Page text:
# Network types¶

## Monoplex networks¶

Start by importing the library:

```
>>> from pymnet import *
```

MultilayerNetwork is the basic network class in the library – all other types of networks are special case of it. In order to get a monoplex network object you can simply construct a MultilayerNetwork with 0 aspects.

```
>>> net = MultilayerNetwork(aspects=0)
```

You can now start adding nodes to the network with the ‘add_node’ method:

```
>>> net.add_node(1)
>>> net.add_node(2)
```

Iterating the network object will yield all the nodes.

```
>>> list(net)
[1, 2]
```

You can access node objects of the network with the get syntax. The node objects can be used for example to get the degree or strength of the node.

```
>>> net[1].deg()
0
```

You can now start adding edges to your network. There are two basic ways of doing this. First is the syntax which resembles setting elements in an adjacency matrix:

```
>>> net[1,2] = 1
```

In the second way, you first access a node object and then get the edge pointing to a neighbor of that node:

```
>>> net[1][2] = 1
```

These to ways are equivalent, but the difference will become important when we move on to networks which are not monoplex ones. You can also add edges between nodes that you have not explicitly created, and in this case the missing nodes are created automatically:

```
>>> net[1,3] = 1
>>> list(net)
[1, 2, 3]
```

You can use similar syntax to check if the edges exist and access their weights. The default weight value for non-existing edge is 0.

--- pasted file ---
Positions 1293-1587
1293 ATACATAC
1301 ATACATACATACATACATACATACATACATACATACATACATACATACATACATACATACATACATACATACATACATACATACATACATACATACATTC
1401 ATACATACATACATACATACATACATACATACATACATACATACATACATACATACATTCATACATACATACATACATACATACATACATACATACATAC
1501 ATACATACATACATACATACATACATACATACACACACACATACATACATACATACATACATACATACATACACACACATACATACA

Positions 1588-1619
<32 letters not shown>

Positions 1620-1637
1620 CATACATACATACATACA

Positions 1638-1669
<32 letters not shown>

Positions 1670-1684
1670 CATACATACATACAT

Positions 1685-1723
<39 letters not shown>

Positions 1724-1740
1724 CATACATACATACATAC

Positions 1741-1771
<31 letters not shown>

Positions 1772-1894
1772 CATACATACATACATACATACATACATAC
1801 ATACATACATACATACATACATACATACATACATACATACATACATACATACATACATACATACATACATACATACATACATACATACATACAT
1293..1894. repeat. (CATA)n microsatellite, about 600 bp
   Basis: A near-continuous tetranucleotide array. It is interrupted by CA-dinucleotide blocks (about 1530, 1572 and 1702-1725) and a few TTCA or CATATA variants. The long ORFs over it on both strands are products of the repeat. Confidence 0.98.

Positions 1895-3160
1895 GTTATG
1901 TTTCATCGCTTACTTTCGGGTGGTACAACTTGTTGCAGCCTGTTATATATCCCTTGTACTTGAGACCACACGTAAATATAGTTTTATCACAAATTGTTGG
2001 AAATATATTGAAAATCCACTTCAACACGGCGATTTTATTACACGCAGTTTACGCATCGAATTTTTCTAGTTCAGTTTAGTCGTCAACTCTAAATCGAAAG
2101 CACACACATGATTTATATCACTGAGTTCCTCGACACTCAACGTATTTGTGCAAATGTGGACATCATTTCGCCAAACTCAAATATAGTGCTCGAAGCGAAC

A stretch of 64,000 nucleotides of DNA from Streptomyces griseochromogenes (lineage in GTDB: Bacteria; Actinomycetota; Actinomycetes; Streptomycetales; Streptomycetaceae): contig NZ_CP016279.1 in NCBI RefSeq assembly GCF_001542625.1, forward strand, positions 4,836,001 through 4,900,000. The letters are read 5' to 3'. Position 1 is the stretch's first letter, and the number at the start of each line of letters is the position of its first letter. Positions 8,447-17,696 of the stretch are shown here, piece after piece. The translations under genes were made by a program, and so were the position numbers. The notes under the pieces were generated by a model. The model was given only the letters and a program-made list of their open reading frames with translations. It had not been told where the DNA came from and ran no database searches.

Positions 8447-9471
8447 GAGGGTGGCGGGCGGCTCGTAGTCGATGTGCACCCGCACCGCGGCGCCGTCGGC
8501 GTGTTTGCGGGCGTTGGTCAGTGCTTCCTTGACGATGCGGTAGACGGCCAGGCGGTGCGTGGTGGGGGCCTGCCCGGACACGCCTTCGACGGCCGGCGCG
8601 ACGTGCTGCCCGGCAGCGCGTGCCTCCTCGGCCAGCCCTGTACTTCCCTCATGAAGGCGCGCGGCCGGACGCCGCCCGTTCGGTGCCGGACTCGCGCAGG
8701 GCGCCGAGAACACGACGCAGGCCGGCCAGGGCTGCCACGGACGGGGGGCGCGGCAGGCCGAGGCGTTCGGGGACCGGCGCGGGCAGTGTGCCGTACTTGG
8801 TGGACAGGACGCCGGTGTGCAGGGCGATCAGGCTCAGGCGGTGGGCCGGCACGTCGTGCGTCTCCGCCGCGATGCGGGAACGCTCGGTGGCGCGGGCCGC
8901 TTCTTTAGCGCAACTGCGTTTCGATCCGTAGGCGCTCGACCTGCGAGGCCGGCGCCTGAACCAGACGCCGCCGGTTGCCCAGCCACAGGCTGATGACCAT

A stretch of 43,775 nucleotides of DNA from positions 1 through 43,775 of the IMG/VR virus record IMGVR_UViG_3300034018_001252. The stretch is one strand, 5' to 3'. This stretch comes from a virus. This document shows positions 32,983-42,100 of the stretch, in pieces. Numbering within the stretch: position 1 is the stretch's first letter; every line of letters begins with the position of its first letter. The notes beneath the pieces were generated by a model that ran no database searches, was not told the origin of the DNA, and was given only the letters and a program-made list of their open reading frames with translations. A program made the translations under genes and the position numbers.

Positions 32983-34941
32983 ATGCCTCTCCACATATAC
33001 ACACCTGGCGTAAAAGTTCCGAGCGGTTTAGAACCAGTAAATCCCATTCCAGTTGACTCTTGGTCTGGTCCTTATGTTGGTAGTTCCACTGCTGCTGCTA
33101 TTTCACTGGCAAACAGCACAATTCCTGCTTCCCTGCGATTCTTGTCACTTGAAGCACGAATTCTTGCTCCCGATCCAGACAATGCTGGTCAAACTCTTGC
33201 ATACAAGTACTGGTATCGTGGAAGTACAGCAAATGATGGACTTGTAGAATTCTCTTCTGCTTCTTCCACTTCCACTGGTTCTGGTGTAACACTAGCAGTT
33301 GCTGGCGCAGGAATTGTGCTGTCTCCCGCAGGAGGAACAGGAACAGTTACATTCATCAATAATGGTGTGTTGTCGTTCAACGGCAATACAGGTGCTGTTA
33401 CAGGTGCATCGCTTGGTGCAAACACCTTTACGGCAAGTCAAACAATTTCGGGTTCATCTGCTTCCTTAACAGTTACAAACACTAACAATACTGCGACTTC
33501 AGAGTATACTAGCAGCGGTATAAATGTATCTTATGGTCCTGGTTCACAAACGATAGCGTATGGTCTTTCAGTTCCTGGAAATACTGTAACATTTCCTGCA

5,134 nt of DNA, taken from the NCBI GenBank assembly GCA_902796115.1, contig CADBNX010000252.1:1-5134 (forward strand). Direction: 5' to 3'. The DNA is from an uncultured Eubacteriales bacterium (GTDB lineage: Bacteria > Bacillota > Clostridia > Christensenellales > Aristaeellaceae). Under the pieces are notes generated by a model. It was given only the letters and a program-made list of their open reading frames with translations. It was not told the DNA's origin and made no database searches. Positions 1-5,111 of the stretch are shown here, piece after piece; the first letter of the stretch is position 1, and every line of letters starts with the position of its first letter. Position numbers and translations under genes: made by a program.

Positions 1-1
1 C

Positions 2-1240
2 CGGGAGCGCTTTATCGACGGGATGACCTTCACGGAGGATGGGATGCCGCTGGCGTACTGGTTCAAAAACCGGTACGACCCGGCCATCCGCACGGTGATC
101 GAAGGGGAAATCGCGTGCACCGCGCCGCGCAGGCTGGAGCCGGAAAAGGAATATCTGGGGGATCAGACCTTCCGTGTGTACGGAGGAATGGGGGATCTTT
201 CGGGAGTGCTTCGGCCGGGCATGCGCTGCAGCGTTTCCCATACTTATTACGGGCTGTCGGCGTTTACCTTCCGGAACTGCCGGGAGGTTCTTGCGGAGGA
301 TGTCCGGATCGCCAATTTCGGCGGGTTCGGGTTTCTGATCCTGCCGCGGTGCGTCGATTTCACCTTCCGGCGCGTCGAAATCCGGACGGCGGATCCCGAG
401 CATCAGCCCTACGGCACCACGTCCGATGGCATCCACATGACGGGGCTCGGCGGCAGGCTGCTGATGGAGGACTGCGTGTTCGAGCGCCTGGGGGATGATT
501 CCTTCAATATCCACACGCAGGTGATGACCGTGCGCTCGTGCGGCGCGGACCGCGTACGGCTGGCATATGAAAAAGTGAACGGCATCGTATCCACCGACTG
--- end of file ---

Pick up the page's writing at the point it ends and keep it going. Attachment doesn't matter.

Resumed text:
```
>>> net[1,2]
1
>>> net[1][3]
1
>>> net[2,3]
0
```

The network is undirected by default which means that adding an edge in one direction adds it automatically to both directions.

```
>>> net[2,1]
1
```

The node objects can be iterated, which will yield the list of neighbors of the node:

```
>>> list(net[1])
[2, 3]
```

The edges can be removed by simply setting their value to 0:

```
>>> net[1,3] = 0
>>> list(net[1])
[2]
```

The edges of the networks can also be weighted with arbitrary numbers (except with the one corresponding to a missing edge). In the weighted networks the degree and the weighted degree, i.e. strength, of a node are different:

```
>>> net[1,3] = 2
>>> net[1].deg()
2
>>> net[1].str()
3
```

By default, all the network objects are undirected. The directed network objects can be accessed by giving a keyword parameter ‘directed’ to True in the constructor of the network object:

```
>>> dirnet = MultilayerNetwork(aspects=0,directed=True)
>>> dirnet[1,2]=1
>>> dirnet[1,2]
1
>>> dirnet[2,1]
0
>>> net[2,1]
1
```

## Multilayer networks¶

We are now ready to move to more general multilayer networks with arbitrary number of aspects. For simplicity, we will start with a network with a single aspect.

```
>>> mnet = MultilayerNetwork(aspects=1)
```

In these type of networks are similar to the monoplex ones, but now you have layers in addition of nodes. You can add new layers with the ‘add_layer’ method:

```
>>> mnet.add_node(1)
>>> mnet.add_layer('a')
```

Now, the node objects of the network need to be accessed by giving both the node and the layer:

```
>>> mnet[1,'a'].deg()
0
```

Again, the edges can be accessed in two ways. First one is similar to the tensor notation where the indices of nodes and layers are grouped together. The following command will add an edge between node 1 in layer ‘a’ to node 2 in layer ‘b’ (again, the nodes and layers are implicitely created):

```
>>> mnet[1,2,'a','b'] = 1
```

In the syntax where you first access a node object and then it’s neighbor the order of the indices is different. In this syntax the following command is equivalent to the one shown above:

```
>>> mnet[1,'a'][2,'b'] = 1
```